Resolving RPF failures in control plane
As soon as you have identified problems using the mtrace tool, you need to fix them using either of the following methods:
- Enable PIM on the RPF interface if it has not been enabled. Often, the problem could be that PIM is not enabled on some links connecting receiver to the source, or it is enabled on the links that do not constitute shortest path.
- Install a static mroute on the router that experiences RPF failure. This is probably the easiest way, if the use of static mroutes is allowed by the scenario. Static mroutes do not affect unicast forwarding, and therefore are least intrusive in the terms of configuration modification.
- Tune IGP metrics so that the shortest path changes to the interface running PIM. This may require changing IGP protocol administrative distance or protocol’s native metrics. The main drawback is that unicast forwarding is affected in result, which may have undesired side-effects, such as routing loops or suboptimal traffic flow. If you do change the IGP preferences, try to be as selective as possible and apply changes only to the prefixes for the source subnets.
- Create M-BGP session and advertise the prefixes for the source subnets via M-BGP to modify RPF information. This is very similar to creating the static mroutes, but does not involve any static configuration. M-BGP learned prefixes are preferred for RPF checks over unicast routing information, plus you may flexibly change the next-hop value for BGP updates. However, similar to static mroutes, you may not be allowed to create new BGP peering sessions or processes.
Auto-RP uses two dense-mode groups to flood RP and RP-to-Group mapping information: 126.96.36.199 for RP announcements and 188.8.131.52 for RP discovery. Every router joins the 184.108.40.206 group for listening to the Auto-RP discovery messages and the RP candidates flood their presence via 220.127.116.11. Only the mapping agents listen to the 18.104.22.168 group so they can create RP to group mappings. Troubleshooting Auto-RP consists of the following steps:
- Step 1: Ensure the Auto-RP groups are allowed to flood. You have three different options: using PIM sparse-dense mode, using PIM SM and PIM Auto-RP listener and lastly statically configuring an RP for the Auto-RP groups. If you think at least one of these conditions has been met, you may move to the next step.
- Step 2: Ensure the MA is able to hear all RP announces listening to the group 22.214.171.124. Use the command show ip pim rp mapping on the MA to validate this. You may also use the command show ip pim autorp to learn about Auto-RP statistics information.
Rack29R5#show ip pim autorp AutoRP Information: AutoRP is enabled. PIM AutoRP Statistics: Sent/Received RP Announce: 0/0, RP Discovery: 0/0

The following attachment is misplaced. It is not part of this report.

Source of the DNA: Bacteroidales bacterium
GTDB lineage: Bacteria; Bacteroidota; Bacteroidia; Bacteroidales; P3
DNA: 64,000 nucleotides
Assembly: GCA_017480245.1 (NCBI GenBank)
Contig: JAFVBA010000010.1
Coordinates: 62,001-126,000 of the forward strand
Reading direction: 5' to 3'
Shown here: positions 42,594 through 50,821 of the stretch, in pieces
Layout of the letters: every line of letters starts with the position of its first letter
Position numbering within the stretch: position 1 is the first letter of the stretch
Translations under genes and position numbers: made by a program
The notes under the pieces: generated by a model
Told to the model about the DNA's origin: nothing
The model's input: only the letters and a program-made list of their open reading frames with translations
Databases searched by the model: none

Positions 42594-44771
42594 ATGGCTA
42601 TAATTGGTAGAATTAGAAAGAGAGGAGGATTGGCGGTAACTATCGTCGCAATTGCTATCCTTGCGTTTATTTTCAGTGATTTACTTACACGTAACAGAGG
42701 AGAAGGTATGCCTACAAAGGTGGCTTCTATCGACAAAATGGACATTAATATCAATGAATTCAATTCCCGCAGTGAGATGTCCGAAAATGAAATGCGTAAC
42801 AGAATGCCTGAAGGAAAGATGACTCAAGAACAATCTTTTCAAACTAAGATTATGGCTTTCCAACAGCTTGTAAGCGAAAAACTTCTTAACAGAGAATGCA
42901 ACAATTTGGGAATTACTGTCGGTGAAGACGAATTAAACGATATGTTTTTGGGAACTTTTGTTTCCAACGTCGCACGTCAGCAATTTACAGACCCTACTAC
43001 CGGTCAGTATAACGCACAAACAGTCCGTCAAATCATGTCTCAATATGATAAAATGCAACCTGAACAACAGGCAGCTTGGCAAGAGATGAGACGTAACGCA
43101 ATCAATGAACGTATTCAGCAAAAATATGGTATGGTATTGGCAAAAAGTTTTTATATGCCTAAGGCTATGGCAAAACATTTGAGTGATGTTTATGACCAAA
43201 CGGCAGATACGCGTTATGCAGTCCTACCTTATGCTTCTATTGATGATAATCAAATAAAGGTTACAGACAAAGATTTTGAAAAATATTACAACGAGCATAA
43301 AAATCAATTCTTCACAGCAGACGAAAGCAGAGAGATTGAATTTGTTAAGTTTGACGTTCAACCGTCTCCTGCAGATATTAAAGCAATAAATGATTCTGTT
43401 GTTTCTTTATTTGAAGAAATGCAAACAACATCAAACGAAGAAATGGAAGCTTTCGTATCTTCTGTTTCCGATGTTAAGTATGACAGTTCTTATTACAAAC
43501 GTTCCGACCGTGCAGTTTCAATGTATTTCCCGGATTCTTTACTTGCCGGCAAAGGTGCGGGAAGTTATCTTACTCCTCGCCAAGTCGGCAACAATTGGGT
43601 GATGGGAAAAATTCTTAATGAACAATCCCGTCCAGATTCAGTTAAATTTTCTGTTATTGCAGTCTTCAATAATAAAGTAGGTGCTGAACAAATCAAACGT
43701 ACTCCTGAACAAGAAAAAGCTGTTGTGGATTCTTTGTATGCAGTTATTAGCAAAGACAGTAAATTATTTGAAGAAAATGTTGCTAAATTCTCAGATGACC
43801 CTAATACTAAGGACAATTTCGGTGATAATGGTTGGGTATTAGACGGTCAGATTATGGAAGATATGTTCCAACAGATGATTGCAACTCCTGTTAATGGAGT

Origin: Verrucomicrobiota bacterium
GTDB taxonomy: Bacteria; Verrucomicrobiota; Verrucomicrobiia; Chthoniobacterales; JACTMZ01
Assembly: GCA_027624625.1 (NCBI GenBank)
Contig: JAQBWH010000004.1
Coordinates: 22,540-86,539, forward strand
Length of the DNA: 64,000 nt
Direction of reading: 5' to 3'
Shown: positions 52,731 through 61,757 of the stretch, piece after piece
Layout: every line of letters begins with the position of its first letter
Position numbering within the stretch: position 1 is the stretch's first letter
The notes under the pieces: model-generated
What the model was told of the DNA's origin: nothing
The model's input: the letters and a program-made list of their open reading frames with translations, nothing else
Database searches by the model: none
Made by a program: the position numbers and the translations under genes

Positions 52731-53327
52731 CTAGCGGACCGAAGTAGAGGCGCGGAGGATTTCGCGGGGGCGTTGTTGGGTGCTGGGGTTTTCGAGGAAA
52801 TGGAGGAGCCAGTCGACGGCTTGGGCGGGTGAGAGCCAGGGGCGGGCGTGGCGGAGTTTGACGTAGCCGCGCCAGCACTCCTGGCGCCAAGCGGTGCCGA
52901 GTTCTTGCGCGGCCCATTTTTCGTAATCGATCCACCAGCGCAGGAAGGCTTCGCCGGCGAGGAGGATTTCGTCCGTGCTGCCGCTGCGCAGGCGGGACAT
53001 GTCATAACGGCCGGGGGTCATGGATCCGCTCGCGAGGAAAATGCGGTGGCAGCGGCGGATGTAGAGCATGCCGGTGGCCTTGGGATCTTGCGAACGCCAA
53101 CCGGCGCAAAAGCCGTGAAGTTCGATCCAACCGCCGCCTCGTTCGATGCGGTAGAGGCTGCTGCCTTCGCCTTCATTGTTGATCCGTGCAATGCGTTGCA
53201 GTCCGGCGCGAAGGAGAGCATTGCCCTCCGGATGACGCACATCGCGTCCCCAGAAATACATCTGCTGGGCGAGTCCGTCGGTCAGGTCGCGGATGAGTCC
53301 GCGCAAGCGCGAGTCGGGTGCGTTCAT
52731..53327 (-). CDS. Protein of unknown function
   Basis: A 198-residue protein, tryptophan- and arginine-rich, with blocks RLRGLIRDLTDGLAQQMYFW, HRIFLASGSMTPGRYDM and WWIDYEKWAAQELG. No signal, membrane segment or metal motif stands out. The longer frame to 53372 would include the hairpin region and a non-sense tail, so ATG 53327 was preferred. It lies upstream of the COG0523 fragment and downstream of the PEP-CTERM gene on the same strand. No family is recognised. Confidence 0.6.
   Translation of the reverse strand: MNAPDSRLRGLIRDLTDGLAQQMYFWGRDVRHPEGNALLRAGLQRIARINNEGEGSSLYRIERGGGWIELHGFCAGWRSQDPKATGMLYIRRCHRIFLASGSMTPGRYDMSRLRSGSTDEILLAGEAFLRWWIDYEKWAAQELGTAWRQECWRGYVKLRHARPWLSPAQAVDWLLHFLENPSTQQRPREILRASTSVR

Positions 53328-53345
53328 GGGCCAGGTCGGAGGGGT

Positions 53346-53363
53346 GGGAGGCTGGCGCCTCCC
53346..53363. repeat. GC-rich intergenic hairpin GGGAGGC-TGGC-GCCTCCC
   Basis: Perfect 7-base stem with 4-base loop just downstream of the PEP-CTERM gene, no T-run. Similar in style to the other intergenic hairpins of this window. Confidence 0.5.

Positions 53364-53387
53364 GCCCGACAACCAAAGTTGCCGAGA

If the MA does not learn all or some of the RP announcements, perform mtrace from the MA to the failing RP’s IP address and see if there are any problems on the path. Resolve the problems, if any, using the methods for fixing RPF failures. However, if the mtrace does not detect any issue, and the information is still not being learned, proceed to data-plane debugging as follows.
Start at the MA, and issue the command debug ip mpacket. You may use an access-list along with this command to permit just the packets going from the RP address to the group 126.96.36.199 – the RP announcements. This is especially useful in production where you need to be careful about debugging output load on the router’s CPU. If the MA is having any RPF issues receiving the RP announces, you will see the output similar to the following:
IP(0): s=188.8.131.52 (Serial0/1/0) d=184.108.40.206 id=9123, ttl=8, prot=17, len=52(48), not RPF interface IP(0): s=220.127.116.11 (Serial0/1/0) d=18.104.22.168 id=9129, ttl=8, prot=17, len=52(48), not RPF interface
If the MA does not show any problems, proceed to the next one, but use the command debug ip mpacket fastswitch 22.214.171.124 on the transit routers. This command will enable tracing the fast-switched multicast packets – fast-switching the default behavior for transit nodes. Keep in mind that RP announcements are not sent very often, and you may want to change the sending interval to as shorter value using the command similar to the following one on the RP: ip pim send-rp-announce loopback 0 scope 10 interval 3. Following this process you will be able to locate the point where RPF failure happens. After this, you may use any of the above described methods to resolve the RPF failure.
- Step 3: After the MA has learned all RP information, you need to make sure all routers are able to receive the MA RP discovery messages via the group 126.96.36.199. This procedure is very similar to verifying the MA: use the command show ip pim rp mapping to check the routers, followed by mtrace to the MA address and finally data-plane troubleshooting. However, this time you should be looking to trace the group 188.8.131.52 along with the source IP address of the MA. You may want to tune the MA discovery advertisement interval on the MA using the command ip pim send-rp-discovery … interval XX